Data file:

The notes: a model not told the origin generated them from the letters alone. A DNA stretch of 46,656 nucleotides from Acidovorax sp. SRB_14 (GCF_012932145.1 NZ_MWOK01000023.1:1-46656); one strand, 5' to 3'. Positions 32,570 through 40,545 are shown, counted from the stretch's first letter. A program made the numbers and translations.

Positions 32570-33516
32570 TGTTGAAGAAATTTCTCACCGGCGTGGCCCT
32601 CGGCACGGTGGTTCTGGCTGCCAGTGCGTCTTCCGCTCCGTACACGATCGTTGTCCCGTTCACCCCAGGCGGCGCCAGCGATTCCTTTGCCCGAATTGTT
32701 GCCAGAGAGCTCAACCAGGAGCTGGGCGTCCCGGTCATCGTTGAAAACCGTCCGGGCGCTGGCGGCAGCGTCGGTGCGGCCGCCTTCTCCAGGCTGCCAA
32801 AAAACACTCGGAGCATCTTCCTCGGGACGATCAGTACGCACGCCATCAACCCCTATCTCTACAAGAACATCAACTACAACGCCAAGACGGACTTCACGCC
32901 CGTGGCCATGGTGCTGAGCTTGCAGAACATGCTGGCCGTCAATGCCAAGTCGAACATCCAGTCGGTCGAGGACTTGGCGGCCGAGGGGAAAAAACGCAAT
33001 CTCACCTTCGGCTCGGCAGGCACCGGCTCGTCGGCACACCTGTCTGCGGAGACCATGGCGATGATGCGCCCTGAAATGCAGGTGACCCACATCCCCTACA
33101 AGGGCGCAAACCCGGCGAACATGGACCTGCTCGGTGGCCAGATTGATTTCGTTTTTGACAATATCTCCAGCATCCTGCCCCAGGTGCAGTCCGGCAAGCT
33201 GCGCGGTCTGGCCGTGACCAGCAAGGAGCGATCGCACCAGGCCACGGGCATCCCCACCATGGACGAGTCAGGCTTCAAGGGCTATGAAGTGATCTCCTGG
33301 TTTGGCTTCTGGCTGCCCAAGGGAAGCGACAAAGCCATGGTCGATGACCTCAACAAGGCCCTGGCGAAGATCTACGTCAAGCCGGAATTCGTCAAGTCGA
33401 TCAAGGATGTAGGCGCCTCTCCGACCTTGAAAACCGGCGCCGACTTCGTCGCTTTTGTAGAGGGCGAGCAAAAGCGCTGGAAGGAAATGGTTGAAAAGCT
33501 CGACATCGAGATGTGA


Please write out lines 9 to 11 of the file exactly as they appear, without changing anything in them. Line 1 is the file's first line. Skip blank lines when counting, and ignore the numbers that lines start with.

33101 AGGGCGCAAACCCGGCGAACATGGACCTGCTCGGTGGCCAGATTGATTTCGTTTTTGACAATATCTCCAGCATCCTGCCCCAGGTGCAGTCCGGCAAGCT
33201 GCGCGGTCTGGCCGTGACCAGCAAGGAGCGATCGCACCAGGCCACGGGCATCCCCACCATGGACGAGTCAGGCTTCAAGGGCTATGAAGTGATCTCCTGG
33301 TTTGGCTTCTGGCTGCCCAAGGGAAGCGACAAAGCCATGGTCGATGACCTCAACAAGGCCCTGGCGAAGATCTACGTCAAGCCGGAATTCGTCAAGTCGA